October 7, 2011

Sautéed Potatoes with Garlic and Red Pepper Flakes

I was on my own for dinner the other night, and I was feeling like a pile of hot, tasty French fries.  As I don’t have a fryer and don’t intend to get one, I went with the next best thing, sautéed potatoes with garlic and red pepper.  In the end, they turned out much better than any French fries, and for some reason I felt better about eating them, even if I did finish the whole plate!

I like my potatoes with a nice, crispy coating, but they’re still soft and creamy in the inside.  The only way to achieve this is to go low and slow.  If you brown the potatoes too quickly, they won’t get cooked in the middle, so you need a little patience.  I’ve tried par boiling the potatoes before sautéing, but they always seem to fall apart, so I just cut them up and drop them in the pan raw, that way they have a nice bite but still get cooked through.  The vibrant color of the purple potatoes will turn any sautéed potatoes into a gourmet dish.

Ingredients

  • 1 lb. golden Yukon potatoes, cut into bite size pieces (1-inch pieces)
  • 1 lb. purple baby potatoes, cut into bite size pieces (1-inch pieces)
  • 3 tablespoons olive oil
  • 5 cloves garlic, peeled and diced
  • 1 – 1 1/2 tsp. red pepper flakes
  • 1 tablespoon chopped Italian parsley
  • 1 tsp. salt, to taste
  • 1 tsp. pepper, to taste

Method

  • Rinse potatoes under cold water; drain and pat dry
  • Cut potatoes into bite size pieces, leave the skin on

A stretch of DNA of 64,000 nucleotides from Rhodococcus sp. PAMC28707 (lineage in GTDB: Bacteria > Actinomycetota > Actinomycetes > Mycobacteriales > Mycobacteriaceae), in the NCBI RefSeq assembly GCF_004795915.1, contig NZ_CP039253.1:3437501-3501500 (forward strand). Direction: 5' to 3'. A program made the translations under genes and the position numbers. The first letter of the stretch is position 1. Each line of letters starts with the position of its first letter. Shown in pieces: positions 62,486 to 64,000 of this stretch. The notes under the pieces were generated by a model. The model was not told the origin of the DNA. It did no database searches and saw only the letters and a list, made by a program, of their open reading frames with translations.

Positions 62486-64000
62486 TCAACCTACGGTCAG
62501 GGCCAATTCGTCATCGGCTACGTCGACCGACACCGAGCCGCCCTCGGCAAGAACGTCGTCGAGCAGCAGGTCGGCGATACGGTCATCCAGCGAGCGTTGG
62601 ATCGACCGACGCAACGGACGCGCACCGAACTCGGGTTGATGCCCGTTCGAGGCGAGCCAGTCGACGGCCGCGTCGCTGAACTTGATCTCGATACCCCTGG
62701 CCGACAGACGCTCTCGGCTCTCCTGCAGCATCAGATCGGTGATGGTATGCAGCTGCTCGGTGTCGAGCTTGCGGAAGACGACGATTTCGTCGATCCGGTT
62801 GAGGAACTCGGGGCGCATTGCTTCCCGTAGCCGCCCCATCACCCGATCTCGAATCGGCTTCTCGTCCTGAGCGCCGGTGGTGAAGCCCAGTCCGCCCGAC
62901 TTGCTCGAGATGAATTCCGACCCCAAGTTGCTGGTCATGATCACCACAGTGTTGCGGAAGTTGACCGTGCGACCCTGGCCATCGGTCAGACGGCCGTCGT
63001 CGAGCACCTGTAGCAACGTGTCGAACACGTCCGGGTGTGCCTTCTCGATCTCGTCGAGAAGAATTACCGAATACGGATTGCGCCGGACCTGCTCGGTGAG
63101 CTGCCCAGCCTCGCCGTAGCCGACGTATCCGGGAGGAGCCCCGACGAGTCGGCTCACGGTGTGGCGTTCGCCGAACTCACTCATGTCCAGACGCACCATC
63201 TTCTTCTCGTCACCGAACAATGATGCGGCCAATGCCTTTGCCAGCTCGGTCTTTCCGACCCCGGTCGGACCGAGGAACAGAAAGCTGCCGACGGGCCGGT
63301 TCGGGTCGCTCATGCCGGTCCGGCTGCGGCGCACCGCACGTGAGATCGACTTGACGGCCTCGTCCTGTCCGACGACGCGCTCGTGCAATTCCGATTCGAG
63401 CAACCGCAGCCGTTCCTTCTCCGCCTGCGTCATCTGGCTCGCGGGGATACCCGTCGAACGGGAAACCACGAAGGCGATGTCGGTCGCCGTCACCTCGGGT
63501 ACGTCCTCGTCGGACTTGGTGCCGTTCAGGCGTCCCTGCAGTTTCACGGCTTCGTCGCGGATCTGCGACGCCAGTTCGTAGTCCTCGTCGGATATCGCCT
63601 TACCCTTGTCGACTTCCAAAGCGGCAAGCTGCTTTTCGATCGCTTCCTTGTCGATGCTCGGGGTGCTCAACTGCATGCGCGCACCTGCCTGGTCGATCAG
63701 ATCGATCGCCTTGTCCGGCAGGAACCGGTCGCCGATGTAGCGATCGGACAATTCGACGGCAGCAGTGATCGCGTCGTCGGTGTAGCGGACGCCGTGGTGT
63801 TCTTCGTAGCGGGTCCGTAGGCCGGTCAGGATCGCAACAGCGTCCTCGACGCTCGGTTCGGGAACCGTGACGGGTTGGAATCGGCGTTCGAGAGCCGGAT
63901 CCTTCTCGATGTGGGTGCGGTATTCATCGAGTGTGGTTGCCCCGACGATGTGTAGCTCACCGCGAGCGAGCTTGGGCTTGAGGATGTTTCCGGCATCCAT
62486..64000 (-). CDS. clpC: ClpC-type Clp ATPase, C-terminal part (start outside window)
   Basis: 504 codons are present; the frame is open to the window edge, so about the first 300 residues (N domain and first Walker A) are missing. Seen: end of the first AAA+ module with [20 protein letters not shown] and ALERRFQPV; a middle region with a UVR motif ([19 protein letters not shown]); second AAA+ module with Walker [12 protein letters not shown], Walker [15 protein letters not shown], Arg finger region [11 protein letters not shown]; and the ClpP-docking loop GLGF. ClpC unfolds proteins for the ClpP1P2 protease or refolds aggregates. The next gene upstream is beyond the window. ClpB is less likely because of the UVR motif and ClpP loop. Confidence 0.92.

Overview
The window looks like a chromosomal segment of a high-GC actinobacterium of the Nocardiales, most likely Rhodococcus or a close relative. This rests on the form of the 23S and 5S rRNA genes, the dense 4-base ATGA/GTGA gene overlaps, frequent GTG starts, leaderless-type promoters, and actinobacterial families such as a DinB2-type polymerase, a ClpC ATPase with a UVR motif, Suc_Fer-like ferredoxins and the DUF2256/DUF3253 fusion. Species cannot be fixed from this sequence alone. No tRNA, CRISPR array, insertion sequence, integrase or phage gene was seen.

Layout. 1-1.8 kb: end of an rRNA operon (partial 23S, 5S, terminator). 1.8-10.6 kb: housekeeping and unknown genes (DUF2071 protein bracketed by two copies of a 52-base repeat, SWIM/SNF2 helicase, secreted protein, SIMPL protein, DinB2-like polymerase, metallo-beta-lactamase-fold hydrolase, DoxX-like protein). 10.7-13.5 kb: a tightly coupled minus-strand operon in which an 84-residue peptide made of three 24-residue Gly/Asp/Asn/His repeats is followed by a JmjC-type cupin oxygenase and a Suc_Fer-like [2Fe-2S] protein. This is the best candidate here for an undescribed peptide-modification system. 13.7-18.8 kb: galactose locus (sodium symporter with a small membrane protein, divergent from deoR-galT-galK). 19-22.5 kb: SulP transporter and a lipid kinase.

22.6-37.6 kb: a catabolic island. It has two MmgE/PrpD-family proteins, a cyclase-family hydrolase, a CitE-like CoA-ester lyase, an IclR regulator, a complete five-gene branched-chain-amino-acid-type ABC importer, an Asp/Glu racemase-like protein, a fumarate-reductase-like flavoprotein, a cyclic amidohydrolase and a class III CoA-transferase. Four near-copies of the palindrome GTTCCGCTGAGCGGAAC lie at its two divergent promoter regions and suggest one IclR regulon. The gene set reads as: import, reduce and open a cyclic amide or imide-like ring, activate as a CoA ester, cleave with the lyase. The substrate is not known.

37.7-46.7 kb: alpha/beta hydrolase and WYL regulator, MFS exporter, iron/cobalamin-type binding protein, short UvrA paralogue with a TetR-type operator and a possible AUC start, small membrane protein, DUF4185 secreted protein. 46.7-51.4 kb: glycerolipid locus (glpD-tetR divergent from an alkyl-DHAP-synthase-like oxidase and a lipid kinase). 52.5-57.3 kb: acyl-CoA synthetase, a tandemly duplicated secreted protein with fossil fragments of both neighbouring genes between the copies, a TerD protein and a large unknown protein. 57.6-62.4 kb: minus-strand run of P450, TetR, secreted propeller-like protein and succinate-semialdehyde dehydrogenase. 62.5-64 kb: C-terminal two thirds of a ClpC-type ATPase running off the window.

• Heat olive oil in a large non-stick skillet over medium heat
  • Add potatoes once the oil is hot, sprinkle with salt and pepper
  • Watch the potatoes and turn frequently for about 10 minutes, or until lightly browned.
  • Add garlic and red pepper flakes and toss until evenly coated
  • Cover and reduce heat to low. Cool, stirring occasionally, for 15 to 20 minutes, or until potatoes are tender.
  • Remove from heat and add parsley, stir until evenly coated
  • Add additional salt and pepper to taste
  • Let cook for a few minutes before digging in, they’ll be very hot!
September 11, 2011

British Style Scrambled Eggs

It’s all about the method.

Dry, tasteless and crumbly. That’s what I usually get when I order scrambled eggs in most American diners.  British eggs are quite different.  They’re creamy, soft and velvety and I usually eat them with a spoon.  They aren’t like the American ones most of you are used to; what makes them different is the cooking method.

I’ve added some spice and tomatoes, but you can keep them plain or add anything you like.  I usually rummage through the fridge for leftovers, chicken, bacon, sausage, veggies… you really can’t go wrong.  If you want to add a little onion flavor, don’t bother sautéing onions at 8 o’clock in the morning.  Just throw in some dried onion flakes, they add nice subtle flavor without the harshness of fresh onion.